(Recasts with analysts comments, EIA methodology)
By Sabina Zawadzki
Oct 22 (Reuters) - In the U.S. shale oil race, the Eagle Ford formation in Texas has beaten North Dakota’s Bakken to the 1 million barrel per day milestone, according to a U.S. Energy Information Administration report on Tuesday.
The new monthly report, which is the first national effort to lay out comparable monthly figures and projections from six major shale plays, highlighted the stunning speed with which the Eagle Ford region has overtaken the Bakken region that gave birth to the hydraulic fracturing and horizontal drilling revolution.
Total production from Eagle Ford hit 1 million bpd in August and is projected to rise to 1.07 million bpd in October and to 1.09 million bpd in November, the EIA report showed. The Bakken, mostly in North Dakota, is expected to produce 935,000 bpd in October and 960,000 bpd in November.
The Bakken is the more mature of the two, with drilling ongoing since 2003. The Eagle Ford, which initially was seen as a natural gas play, did not have notable oil drilling until early 2009, according to consultancy IHS.
The EIA’s report marks the first time the U.S. federal government has issued such data from the Bakken, Eagle Ford, Haynesville, Marcellus, Niobrara and Permian basins.
The EIA’s numbers differ, sometimes wildly, from other sources such as state regulators or analysts. The data also showed the difficulty in accurately pinning down the scope of the shale boom, which has consistently confounded analysts with the speed of production gains.
“A year ago if you’d asked if this would have happened, I wouldn’t have seen such growth (in Eagle Ford),” said Wood Mackenzie analyst Phani Gadde.
“(But) the well performance has been really good. Production increased pretty dramatically as operators reduced the backlog of well completions. It increased relatively steeply at the beginning of this year,” he said.
Wood Mackenzie forecasts for Eagle Ford are slightly lower than the EIA’s at 940,000 and 950,000 bpd for October and November and higher for Bakken at 970,000 and 990,000 bpd for the same two months.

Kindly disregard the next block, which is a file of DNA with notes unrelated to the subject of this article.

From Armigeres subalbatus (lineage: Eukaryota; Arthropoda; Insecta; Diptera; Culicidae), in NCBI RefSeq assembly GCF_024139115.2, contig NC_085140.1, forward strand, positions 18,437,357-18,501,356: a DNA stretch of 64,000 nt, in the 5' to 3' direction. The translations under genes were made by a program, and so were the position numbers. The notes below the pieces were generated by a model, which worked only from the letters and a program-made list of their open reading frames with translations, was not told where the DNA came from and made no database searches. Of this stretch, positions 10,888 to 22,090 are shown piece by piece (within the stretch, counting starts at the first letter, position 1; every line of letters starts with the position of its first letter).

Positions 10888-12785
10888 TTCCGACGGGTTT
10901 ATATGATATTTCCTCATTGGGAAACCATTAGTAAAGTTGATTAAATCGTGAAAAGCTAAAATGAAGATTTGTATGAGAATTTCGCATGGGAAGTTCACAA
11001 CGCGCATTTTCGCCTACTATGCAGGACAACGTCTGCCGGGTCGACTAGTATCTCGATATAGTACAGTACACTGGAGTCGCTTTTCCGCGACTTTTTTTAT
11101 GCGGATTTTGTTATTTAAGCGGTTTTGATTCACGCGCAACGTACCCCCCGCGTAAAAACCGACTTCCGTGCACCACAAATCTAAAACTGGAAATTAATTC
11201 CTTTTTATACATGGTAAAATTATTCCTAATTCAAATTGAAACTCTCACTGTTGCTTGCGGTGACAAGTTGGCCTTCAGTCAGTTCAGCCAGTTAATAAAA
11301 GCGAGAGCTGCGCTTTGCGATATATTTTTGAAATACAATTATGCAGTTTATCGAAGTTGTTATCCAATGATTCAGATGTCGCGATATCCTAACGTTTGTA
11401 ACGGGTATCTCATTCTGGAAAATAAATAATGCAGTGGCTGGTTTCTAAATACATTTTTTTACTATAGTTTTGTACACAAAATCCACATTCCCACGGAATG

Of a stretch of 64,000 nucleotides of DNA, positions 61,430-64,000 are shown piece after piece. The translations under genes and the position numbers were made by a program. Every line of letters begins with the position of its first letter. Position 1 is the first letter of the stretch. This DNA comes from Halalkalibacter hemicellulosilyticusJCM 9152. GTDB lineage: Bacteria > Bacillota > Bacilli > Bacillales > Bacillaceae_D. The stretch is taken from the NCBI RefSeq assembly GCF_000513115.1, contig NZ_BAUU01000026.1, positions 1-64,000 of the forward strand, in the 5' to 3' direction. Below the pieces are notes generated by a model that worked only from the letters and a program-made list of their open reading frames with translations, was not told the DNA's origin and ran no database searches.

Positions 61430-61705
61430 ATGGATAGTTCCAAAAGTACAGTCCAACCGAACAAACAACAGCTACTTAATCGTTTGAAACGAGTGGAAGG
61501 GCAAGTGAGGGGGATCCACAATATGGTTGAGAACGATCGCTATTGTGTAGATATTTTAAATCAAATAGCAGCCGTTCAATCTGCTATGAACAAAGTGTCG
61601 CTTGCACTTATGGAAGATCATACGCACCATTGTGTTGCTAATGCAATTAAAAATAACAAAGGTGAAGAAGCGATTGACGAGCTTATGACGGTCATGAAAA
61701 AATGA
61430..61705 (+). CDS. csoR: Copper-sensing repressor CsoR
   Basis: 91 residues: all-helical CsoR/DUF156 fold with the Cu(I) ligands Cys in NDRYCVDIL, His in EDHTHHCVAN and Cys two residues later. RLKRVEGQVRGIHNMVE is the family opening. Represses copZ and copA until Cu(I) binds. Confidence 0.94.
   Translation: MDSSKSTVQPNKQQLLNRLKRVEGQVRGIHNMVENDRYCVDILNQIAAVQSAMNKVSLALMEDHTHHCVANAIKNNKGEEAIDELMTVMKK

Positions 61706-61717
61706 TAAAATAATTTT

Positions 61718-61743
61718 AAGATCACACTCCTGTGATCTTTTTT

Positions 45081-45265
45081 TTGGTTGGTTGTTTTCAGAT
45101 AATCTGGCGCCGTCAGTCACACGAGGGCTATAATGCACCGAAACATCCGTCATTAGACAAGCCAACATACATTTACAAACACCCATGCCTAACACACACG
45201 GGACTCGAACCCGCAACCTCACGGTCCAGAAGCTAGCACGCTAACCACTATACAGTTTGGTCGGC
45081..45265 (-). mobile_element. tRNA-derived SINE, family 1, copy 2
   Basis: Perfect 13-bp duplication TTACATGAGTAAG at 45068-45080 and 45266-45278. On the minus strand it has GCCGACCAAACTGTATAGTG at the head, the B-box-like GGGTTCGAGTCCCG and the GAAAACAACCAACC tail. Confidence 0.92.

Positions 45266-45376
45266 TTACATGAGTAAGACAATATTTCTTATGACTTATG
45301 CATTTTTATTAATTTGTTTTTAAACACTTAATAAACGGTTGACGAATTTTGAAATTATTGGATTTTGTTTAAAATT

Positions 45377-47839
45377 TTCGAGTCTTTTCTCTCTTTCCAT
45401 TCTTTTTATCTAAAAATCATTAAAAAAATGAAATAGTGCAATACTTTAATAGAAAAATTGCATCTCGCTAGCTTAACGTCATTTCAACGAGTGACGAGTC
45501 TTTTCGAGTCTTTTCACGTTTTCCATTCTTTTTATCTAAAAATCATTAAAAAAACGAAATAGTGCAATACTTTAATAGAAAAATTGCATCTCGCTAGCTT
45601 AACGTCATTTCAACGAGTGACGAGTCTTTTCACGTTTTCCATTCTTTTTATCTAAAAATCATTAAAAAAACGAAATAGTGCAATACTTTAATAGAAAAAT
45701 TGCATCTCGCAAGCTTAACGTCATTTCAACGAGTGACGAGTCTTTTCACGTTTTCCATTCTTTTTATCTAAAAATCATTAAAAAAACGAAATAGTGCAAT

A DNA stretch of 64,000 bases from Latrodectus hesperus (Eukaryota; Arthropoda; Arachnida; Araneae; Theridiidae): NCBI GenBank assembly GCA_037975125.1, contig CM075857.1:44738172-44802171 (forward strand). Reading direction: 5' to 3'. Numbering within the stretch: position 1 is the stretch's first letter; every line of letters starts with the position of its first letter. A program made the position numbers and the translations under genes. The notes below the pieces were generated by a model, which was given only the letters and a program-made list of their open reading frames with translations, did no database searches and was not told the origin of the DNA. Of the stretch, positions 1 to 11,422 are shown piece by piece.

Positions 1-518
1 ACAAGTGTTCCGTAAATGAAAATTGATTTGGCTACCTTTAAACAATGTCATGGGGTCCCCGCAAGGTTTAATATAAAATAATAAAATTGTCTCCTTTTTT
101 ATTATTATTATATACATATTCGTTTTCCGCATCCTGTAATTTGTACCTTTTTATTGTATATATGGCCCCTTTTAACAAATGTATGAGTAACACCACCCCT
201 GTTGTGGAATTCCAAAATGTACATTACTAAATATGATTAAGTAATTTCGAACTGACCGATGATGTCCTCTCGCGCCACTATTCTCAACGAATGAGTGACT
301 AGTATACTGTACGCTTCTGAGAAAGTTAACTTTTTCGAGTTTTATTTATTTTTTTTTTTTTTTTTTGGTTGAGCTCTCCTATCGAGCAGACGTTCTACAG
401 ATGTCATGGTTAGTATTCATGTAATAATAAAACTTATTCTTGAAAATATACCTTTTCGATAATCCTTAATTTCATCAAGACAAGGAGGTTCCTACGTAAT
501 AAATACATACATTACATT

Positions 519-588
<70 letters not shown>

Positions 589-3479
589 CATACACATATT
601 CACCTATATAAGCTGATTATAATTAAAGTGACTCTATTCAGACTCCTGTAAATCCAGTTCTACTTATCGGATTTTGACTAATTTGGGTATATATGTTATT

Rival consultants IHS put Eagle Ford output at 900,000 bpd as of August, ahead of the Bakken and Three Forks at 847,000 bpd, said Steve Trammel, research director and advisor.
Longer term, Gadde says, the consultancy is far more bullish than the EIA — the federal body sees total U.S. shale oil production of 2.8 million bpd by 2020 while Wood Mackenzie estimates it to be around 5 million bpd.
“We kind of have both plays going close, neck and neck through to 2020. Both players are offering very good returns,” he said of Bakken and Eagle Ford.
He said the consultancy looks carefully at individual company plans and capital allocation and takes into account its own commodity price forecasts — a methodology that takes into account more commercial aspects than the EIA’s methods.
The EIA says its data is extrapolated from rig counts, estimated additional production per rig and existing well production declines in contrast to new well production. here
IHS says both plays are very close, with the Eagle Ford catching up.
“We feel like the Bakken’s still slightly in front of the Eagle Ford, but the Eagle Ford will eventually start to catch up just because it’s a younger play,” Trammel said, noting that drilling in Eagle Ford began in 2009 compared to 2003 in Bakken.
“There is no question that the Bakken and the Eagle Ford are the two big blockbuster tight oil plays that have emerged,” he said. “It’s certainly going to be a challenge to offset natural projected declines in overall tight oil production in North America unless we find another couple blockbuster plays.”
Both analysts, however, are quite optimistic about the Permian Basin. The EIA data estimates production there as unchanged from October to November at 1.29 million barrels.
“We do not think it is flat, on the contrary, we’re planning to increase our tight oil forecast in light of everything that is happening in the region,” Gadde said, referring to operators in the basin who have indicated they will significantly increase drilling there.
IHS’s Trammel said not only have drilling techniques and technology improved efficiency for the shale sector over all but the basin also has good potential for finding oil in different zones at different depths.
“We think these new additional reservoirs in the established petroleum systems are going to be really important.” (Additional reporting by Kristen Hays in Houston; Editing by Gerald E. McCormick, Lisa Von Ahn and Bob Burgdorfer)